EBM Cheat Sheet Measurements Card


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1 EBM Cheat Sheet Measurements Card Basic terms: Prevalence = Number of existing cases of disease at a point in time / Total population. Notes: Numerator includes old and new cases Prevalence is crosssectional and cannot be used to infer causation Usef ul in determining the burden of disease. Incidence = Number of new cases in a fixed time period / Number of people at risk. When asking Is this association a valid one? Assess the effect of chance and bias: Chance error results from random variation that occurs from sample to sample and can be assessed by the p value. Bias or systemic error is when an error is introduced due to the design or the conduct of a study. Several types of bias exist (see box below). Validity: how closely the results of a measurement correspond to the actual value that was being measured. Failures of validity are mainly concerned with systematic errors, or bias. Reliability: how reproducible the results are if you were to repeat the measurement. E.g., Intrarater reliability = agreement between repeated results obtained by the same interviewer; Interrater reliability = agreement between results obtained by two or more different interviewers. Unreliability is mainly due to random, or chance variations. The validity of a screening test can be assessed by looking at its sensitivity, specificity, positive predictive value and negative predictive value. Sensitivity: the probability of having a positive test when the disease really is present; it is equal to the true positives divided by the sum of the true positives and the false negatives. A negative result on a highly sensitive test helps rule disease out (SNNOUT). Specificity: the probability of having a negative test when the disease is not present; it is equal to the true negatives divided by the sum of the false positives and the true negatives. A positive test result on a highly specific test helps rule in the disease (SPPIN).
2 Positive predictive value: the probability of the person having the disease when the test is positive; is equal to the true positives divided by the sum of the true positives and the false positives. Decreases when disease is rare. Negative predictive value: the probability of the person not having the disease when the test is negative; it is equal to the true negatives divided by the sum of the true negatives and false negatives. Forms of Bias that can influence screening results: leadtime bias = the apparent lengthening of survival due to earlier diagnosis in the course of disease without any actual prolongation of life. lengthtime bias = the tendency of screening to detect a larger number of cases of slowly progressing disease, but miss aggressive disease due to its rapid progression. Cheat Sheets Seminars on Manuscripts Revolutionizing Therapies (SMRT) Club and Elective, Faculty of Medicine, University of Ottawa, 2005, 1 st edition Editors: K Okrainec, MSc (Meds 2007), I McDowell, PhD (Department of Epidemiology, U Ottawa) Acknowledgements: Thanks to the many volunteers of the SMRT elective who made this creation possible!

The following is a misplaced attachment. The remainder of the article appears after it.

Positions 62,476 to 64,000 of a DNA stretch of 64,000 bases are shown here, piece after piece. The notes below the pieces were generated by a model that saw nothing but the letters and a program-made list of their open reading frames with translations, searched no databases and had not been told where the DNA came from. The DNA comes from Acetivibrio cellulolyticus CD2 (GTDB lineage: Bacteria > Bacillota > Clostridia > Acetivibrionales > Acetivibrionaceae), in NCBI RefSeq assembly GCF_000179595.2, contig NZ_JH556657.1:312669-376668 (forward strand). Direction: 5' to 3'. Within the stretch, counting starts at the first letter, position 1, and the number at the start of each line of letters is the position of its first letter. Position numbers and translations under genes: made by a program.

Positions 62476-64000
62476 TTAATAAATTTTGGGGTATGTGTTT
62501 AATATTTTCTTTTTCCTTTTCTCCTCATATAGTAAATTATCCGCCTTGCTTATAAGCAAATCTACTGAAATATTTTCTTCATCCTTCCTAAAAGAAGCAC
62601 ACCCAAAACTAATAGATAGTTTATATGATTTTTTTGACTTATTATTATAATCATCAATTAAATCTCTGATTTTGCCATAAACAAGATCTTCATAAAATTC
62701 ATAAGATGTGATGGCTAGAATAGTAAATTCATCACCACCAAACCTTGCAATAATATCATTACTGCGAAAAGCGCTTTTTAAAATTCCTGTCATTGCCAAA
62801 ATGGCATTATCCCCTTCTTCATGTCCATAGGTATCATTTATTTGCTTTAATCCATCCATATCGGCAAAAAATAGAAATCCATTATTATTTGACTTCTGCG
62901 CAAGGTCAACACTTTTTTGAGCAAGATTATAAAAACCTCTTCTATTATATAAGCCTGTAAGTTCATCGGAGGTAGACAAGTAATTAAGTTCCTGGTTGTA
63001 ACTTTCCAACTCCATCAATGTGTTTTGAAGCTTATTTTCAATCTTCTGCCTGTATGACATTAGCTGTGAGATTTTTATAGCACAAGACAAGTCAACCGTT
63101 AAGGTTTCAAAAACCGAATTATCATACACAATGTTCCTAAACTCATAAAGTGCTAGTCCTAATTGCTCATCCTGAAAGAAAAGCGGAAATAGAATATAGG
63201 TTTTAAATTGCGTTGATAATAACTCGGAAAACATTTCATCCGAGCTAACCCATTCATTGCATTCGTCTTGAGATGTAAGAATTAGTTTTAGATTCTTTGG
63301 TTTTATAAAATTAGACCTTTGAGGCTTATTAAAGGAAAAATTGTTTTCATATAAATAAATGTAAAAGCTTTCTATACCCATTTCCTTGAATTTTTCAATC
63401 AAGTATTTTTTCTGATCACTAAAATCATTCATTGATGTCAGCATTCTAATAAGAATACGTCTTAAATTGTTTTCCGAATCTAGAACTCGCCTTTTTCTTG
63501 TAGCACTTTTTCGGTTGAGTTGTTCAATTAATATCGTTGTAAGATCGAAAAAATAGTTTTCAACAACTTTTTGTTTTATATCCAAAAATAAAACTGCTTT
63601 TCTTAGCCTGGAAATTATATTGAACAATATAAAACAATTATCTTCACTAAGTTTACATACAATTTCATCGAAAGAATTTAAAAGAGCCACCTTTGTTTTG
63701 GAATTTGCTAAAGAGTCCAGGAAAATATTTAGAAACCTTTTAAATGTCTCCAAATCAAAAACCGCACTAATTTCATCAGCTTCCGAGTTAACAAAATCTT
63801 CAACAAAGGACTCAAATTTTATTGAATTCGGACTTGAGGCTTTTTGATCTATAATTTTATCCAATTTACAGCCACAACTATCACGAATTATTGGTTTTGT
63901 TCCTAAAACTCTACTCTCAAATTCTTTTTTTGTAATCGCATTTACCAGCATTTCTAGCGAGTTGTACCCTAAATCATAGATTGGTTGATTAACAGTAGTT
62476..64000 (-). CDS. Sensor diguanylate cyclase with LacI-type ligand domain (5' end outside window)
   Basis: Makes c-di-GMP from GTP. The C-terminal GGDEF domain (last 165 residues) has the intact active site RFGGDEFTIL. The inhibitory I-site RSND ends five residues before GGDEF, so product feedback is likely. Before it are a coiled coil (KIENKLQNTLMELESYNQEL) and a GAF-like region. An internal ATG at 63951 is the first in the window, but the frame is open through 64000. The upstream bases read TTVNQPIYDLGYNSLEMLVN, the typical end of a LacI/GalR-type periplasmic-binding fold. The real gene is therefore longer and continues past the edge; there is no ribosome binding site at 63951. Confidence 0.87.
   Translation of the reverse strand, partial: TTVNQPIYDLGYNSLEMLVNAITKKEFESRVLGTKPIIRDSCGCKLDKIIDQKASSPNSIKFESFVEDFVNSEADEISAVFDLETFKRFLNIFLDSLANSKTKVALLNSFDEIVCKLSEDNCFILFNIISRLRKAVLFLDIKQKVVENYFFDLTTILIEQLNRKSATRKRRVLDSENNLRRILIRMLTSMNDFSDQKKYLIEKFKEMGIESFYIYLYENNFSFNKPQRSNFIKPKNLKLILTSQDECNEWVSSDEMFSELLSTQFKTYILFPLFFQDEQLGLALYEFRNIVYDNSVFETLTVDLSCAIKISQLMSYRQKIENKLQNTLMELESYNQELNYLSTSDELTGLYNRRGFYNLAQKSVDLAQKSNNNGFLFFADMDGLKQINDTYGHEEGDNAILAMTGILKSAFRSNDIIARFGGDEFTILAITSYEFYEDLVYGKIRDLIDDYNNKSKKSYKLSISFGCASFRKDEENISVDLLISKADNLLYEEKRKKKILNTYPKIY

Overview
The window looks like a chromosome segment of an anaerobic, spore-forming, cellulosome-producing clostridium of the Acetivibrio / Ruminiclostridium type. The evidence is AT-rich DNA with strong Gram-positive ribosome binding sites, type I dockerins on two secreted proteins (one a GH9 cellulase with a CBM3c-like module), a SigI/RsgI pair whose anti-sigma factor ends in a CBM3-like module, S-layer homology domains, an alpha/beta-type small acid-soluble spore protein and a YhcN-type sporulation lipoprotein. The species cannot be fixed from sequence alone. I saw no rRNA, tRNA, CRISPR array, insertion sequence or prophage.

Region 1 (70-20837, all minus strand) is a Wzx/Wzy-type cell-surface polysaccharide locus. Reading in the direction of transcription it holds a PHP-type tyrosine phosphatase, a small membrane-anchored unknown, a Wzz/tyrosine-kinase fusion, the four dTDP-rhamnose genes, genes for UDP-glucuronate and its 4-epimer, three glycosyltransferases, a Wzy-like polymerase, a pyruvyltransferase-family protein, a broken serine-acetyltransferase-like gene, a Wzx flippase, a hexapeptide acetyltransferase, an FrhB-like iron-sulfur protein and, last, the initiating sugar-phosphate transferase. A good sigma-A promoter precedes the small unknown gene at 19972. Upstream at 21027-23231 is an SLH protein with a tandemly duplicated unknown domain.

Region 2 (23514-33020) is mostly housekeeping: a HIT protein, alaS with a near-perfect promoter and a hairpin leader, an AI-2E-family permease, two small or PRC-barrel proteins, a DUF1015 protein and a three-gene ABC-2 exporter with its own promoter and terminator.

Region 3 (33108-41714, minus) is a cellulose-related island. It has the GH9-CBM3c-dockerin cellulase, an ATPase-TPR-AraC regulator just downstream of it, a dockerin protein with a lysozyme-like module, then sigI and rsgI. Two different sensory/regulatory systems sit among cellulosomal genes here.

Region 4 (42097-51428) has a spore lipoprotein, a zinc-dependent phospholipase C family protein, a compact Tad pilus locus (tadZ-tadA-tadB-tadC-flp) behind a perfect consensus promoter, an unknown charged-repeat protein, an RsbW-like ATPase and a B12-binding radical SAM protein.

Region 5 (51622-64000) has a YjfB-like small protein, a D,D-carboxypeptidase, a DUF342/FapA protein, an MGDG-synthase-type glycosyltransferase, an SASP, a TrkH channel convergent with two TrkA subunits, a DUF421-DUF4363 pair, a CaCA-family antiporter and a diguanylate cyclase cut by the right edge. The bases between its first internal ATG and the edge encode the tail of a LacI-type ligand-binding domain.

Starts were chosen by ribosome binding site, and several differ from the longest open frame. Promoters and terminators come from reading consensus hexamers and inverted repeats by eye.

3 EBM Cheat Sheet Study Designs Card 1. Observational Designs Case reports: description of an individual patient; often intriguing but not necessarily representative. Caseseries: descriptive/observational study of a series of cases. Crosssectional surveys (aka prevalence studies): a snapshot of health data, such as exposure and disease, assessed simultaneously in a population. Often uses a representative sample and can suggest links between risk factors and disease. Casecontrol study: a type of observational study designed to identify (but not prove) risk factors or causal influences. People are selected according to whether they have a particular disease (cases) or do not have the disease (controls). The groups are then compared with respect to the presence or absence of the exposure now, or in the past. Indicator of risk is the odds ratio (OR). Cohort study: a type of prospective observational study in which people are selected according to the presence or absence of exposure (e.g., putative causal factors) and followed over a period of time to investigate outcomes. Indicator of risk is based on incidence of disease among exposed and unexposed people. Calculate the relative risk (RR). 2. Experimental Designs Randomized Controlled Trial (RCT): a study in which people are randomly assigned to different exposures or interventions and the outcome of each group is measured and compared. Design +  Case reports/ Case series Formulation of hypotheses Results usually come from one patient or from one center Surveys Prevalence of disease; associations of risk factors with health outcomes Causality cannot be inferred Case Control * Identifying risk factors in rare diseases or diseases with long latency periods; evaluation of multiple exposures Recall Bias due to exposures in the past, Selection Bias if cases and controls chosen from different populations Cohort* Provides estimates of incidence, relative & attributable risk; good for evaluating multiple effects of one exposure Selection Bias due to losses to followup RCT* Strongest evidence for the effect of a treatment without the effect of confounders (randomness of exposure) Lack of generalizability, need to assess compliance, the effect of small samples and losses to followup. *Causality criteria: These are the elements that suggest a causal relationship between a factor and the onset of disease; they include Temporal sequence, Biologic plausibility, Strength, Consistency, Doseresponse, Reversibility (TeBSConDoR)